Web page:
Martin, D. C., O’Sullivan, D., Matuszewski, M., et al., 2019. Multi-Filament Inflows Fuel Young Star Forming Galaxies, Nature Astronomy, 3, 822. link
Cai, Z., Hamden, E., Matuszewski, M., Prochaska, J. X., Li, Q., Cantalupo, S., Arrigoni Battaia, F., Martin, C., Neill, J. D., O’Sullivan, D., Wang, R., Moore, A., & Morrissey, P., 2018. Keck/Palomar Cosmic Web Imagers Reveal an Enormous Lyα Nebula in an Extremely Overdense Quasi-stellar Object Pair Field at z = 2.45, Ap.J.L., 861, L3. link
Darvish, B., Scoville, N. Z., Martin, C., Mobasher, B., Diaz-Santos, T., & Shen, L., 2018. Similar Scaling Relations for the Gas Content of Galaxies Across Environments to z ∼ 3.5, Ap.J., 860, 111. link
Morrissey, P., Matuszewski, M., Martin, D. C., et al., 2018. The Keck Cosmic Web Imager, Ap.J., 864, 93. link
Darvish, B., Martin, D. C., Goncalves, T., Mobasher, B., Scoville, N. Z. and Sobral, D., 2018. Quench- ing or Bursting: The Role of Stellar Mass, Environment, and Specific Star Formation Rate to z∼1, Ap.J., 853, 155. link
Martin, D. C., Gonc ̧alves, T. S., Darvish, B., Seibert, M., Schiminovich, D., 2017. Quenching or Bursting: Star Formation Acceleration–A New Methodology for Tracing Galaxy Evolution, Ap.J., 842, 20. link
Nikzad, S., Jewell, A. D., Hoenk, M. E., et al. 2017 High Efficiency UV/Optical/NIR Detectors for Large Aperture Telescopes and UV Explorer Missions: Development of and Field Observations with Delta-doped Arrays’, Journal of Astronomical Telescopes, Instruments, and Systems, 3, 036002 link
Martin, D. C., Matuszewski, M., Morrissey, P., et al. 2016, A Newly Forming Cold Flow Protogalactic Disk, a Signature of Cold Accretion from the Cosmic Web, Ap.J.L., 824, L5. link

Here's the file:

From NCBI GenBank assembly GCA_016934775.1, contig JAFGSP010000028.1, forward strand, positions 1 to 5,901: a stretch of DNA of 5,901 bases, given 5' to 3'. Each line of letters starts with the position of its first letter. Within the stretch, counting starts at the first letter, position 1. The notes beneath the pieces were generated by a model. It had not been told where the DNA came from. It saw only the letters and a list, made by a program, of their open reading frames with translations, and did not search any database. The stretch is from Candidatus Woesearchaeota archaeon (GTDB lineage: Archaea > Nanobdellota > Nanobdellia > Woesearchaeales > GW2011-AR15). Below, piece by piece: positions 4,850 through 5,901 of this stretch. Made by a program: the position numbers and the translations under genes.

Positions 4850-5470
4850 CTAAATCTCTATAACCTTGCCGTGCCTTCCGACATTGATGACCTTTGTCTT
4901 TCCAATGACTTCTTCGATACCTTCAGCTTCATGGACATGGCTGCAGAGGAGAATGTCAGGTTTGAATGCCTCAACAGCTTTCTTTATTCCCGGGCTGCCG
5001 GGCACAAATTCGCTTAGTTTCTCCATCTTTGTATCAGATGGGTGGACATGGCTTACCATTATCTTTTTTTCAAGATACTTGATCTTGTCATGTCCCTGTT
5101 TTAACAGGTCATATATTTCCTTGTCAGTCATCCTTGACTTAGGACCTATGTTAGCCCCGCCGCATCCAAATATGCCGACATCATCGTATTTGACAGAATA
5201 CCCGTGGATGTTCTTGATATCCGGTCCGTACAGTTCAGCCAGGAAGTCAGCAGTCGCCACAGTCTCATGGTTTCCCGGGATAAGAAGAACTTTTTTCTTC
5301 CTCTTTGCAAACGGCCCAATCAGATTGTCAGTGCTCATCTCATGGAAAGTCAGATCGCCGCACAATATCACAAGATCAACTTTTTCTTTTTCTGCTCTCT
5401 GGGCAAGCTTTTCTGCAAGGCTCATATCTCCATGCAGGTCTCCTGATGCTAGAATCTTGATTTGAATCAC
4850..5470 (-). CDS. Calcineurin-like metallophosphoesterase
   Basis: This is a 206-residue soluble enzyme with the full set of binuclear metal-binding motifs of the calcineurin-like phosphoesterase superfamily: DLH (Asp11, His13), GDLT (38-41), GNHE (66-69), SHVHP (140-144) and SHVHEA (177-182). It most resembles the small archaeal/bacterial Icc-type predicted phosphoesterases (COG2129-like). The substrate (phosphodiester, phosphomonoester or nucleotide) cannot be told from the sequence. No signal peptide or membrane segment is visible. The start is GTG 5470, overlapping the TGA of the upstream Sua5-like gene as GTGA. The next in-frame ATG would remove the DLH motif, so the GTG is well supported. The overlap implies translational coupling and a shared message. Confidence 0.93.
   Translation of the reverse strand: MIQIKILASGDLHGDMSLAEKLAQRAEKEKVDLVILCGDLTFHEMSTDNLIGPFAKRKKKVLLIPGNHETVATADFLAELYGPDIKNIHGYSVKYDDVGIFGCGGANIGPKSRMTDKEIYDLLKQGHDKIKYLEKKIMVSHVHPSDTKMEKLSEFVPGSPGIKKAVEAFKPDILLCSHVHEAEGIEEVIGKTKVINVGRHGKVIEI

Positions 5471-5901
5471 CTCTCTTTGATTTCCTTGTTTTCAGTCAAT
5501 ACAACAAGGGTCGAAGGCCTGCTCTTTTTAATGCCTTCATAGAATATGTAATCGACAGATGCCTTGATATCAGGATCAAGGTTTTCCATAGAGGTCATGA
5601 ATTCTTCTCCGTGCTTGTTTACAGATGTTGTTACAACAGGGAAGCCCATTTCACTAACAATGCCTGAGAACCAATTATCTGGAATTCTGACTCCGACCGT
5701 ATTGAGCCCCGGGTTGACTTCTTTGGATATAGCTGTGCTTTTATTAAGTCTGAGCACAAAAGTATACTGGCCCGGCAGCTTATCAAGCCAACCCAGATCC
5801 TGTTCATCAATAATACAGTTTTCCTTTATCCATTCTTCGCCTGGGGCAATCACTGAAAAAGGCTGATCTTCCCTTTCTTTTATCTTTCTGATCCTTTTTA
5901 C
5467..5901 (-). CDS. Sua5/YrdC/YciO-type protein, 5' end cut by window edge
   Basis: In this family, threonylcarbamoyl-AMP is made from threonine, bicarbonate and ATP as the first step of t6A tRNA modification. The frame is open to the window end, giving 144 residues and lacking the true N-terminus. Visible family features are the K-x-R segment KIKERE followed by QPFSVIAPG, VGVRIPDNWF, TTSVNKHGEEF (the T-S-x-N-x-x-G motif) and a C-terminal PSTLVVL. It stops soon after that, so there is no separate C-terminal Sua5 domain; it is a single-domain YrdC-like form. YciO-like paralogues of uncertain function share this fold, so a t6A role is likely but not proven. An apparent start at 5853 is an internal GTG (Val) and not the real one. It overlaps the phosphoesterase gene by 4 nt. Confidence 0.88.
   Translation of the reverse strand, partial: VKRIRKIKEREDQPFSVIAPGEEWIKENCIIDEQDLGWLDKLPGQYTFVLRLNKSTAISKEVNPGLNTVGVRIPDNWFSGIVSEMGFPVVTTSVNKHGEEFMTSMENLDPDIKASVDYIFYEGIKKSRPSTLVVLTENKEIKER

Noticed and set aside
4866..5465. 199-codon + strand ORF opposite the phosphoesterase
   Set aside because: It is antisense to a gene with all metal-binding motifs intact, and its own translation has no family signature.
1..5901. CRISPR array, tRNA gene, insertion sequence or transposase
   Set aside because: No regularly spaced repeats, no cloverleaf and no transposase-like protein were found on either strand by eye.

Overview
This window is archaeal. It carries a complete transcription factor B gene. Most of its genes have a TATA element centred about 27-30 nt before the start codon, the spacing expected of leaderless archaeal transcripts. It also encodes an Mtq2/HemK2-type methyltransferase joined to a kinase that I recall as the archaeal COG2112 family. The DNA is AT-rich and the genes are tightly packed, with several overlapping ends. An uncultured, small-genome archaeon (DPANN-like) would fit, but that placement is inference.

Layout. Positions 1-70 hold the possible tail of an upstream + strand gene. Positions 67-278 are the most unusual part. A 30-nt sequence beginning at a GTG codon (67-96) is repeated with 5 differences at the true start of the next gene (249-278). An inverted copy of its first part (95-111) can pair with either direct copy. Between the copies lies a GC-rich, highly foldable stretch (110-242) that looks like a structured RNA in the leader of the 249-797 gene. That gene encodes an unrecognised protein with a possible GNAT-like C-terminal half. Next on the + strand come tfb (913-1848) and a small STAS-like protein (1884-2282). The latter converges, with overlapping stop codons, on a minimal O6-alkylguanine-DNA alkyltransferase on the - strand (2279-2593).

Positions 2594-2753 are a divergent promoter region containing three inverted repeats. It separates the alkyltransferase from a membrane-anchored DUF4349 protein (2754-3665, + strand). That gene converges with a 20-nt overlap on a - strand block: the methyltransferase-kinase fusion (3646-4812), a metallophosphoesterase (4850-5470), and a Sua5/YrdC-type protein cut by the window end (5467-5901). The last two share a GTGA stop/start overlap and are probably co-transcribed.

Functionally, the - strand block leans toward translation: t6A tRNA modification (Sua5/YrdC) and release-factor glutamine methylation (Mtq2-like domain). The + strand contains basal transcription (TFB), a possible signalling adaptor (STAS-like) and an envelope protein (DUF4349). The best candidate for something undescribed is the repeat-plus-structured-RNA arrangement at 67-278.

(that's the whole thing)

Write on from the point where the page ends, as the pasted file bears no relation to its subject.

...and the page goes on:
Martin, D. C., Matuszewski, M., Morrissey, P., Moore, A., Cantalupo, S., Prochaska, J. X., Chang, D. 2015, A Giant Protogalactic Disk Linked to the Cosmic Web, Nature, 524, 192. link
Hamden, E.~T., Jewell, A.~D., Shapiro, C.~A., et al. 2016, Charge-coupled devices detectors with high quantum efficiency at UV wavelengths, Journal of Astronomical Telescopes, Instruments, and Systems, 2, 036003 link
Marty Crabill -- Senior Research Technician
Behnam Darvish -- Postdoctoral Fellow
Keri Hoadley -- David & Ellen Lee Prize Postdoctoral Fellow in Experimental Physics
Zeren Lin -- Graduate Research Assistant
Christopher Martin -- Professor of Physics
Matt Matuszewski -- Senior Staff Scientist
Debbie MIles -- Administrative Assistant
Don Neill -- Senior Scientific Software Engineer
Ay 127 -- Cosmology and Galaxy Evolution
Ay 122a -- Observations and Instrumentation
Ph 1bc(Prac) -- Introduction to Electricity and Magnetism
Ph 2a -- Waves and Radiation
Ph 2b -- Introduction to Quantum Mechanics
Image credit: Illustris TNG Collaboration